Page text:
In the face of opposition from Apple, the European Commission proposed a revised Radio Equipment Directive on Thursday that would require manufacturers to make USB-C the standard charging port for all popular electronic devices.
The Commission plans to require manufacturers to stop packaging chargers with new electronic devices to "limit the number of unwanted chargers."
The rule will require all devices to use USB-C connections, which are already used by Android phones. It would force Apple gadgets that utilize lightning cables to have USB-C ports in EU countries.
There will be a two-year transition period once the law takes effect, during which manufacturers must convert their gadgets to the universal standard.
Apple opposes the proposed regulation, claiming that moving to USB-C would result in increased waste.
"We remain concerned that strict regulation mandating just one type of connector stifles innovation rather than encouraging it, which in turn will harm consumers in Europe and around the world," an Apple spokesperson told TechRadar.
Apple also argues that controlling a single technology would suffocate innovation, pointing out that if the EU had mandated such a rule in 2009, both Lightning and USB-C would not have taken off.
It also highlighted concerns about the two-year transition period for businesses to comply with the regulations.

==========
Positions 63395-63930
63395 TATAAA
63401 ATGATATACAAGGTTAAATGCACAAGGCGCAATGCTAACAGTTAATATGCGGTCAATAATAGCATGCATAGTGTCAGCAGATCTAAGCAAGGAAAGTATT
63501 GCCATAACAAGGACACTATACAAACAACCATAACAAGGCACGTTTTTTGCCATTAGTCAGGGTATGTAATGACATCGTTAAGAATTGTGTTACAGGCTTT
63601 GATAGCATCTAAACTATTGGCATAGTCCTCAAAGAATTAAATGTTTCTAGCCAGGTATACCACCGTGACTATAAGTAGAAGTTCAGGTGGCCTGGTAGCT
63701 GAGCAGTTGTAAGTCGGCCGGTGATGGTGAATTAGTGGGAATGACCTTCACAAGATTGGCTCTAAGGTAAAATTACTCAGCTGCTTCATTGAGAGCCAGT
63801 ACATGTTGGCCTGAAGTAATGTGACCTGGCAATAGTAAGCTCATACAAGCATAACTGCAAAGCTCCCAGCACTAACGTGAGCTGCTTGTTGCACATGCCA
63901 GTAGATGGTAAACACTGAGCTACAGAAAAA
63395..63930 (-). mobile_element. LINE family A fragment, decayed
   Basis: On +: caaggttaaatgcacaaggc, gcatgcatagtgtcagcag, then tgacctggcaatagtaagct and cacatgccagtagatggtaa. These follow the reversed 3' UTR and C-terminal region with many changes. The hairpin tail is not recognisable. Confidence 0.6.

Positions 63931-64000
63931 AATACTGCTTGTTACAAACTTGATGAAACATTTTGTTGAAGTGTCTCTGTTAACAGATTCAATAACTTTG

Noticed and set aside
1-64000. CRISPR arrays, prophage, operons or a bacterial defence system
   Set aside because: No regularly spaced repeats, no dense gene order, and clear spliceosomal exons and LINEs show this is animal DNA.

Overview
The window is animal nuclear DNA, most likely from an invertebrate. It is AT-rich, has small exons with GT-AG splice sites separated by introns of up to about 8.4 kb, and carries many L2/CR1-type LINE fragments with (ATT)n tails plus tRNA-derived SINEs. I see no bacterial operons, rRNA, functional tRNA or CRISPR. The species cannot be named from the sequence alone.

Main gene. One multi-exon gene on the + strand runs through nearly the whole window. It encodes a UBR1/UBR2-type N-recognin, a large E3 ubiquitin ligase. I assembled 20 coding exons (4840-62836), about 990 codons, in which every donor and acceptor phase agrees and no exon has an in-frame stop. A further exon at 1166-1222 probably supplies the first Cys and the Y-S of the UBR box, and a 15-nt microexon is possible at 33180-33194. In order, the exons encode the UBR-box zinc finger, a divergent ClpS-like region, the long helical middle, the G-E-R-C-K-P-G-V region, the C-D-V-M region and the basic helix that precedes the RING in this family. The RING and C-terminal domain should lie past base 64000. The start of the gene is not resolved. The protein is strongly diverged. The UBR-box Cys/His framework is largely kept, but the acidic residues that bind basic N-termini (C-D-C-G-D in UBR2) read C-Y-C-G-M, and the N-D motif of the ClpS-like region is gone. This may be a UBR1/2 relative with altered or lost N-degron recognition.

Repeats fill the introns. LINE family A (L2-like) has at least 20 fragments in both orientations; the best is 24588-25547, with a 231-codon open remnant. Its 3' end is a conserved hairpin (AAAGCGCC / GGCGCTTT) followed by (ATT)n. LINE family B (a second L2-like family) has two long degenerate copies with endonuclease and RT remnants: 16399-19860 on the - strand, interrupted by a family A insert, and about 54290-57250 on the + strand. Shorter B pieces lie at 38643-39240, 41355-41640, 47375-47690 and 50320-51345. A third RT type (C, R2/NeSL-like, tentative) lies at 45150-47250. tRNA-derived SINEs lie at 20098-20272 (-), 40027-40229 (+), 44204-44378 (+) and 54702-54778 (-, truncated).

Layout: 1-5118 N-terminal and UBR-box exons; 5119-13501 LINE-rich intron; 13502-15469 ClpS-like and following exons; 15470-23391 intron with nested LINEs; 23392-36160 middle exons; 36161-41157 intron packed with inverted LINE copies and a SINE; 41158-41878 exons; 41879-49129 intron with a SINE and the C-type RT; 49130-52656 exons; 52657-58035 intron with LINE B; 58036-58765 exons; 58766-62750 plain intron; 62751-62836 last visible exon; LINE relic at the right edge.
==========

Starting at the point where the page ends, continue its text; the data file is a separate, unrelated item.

Margrethe Vestager, the Commission's vice-president, defended the plan, saying it gave the industry plenty of time to come up with its own solutions. She added that the new rule is a significant win for consumers and the environment, and that it is in line with the Commission's "green and digital ambitions."
Apple has had a series of run-ins with the Commission in recent years. The body charged the company's App store with antitrust offenses in April.
It ordered Apple to pay Ireland €13 billion in back taxes in 2016, but the European Court of Justice later overturned the decision.
The most recent legislative proposal is the first step toward making the requirement EU law. Following the Commission's proposal, the European Parliament and EU countries will discuss their intentions.
The bill can only become law if the parliament, which has expressed support for the initiative, and the Council agree on an identical text. The Commission hopes the bill will be adopted by 2022.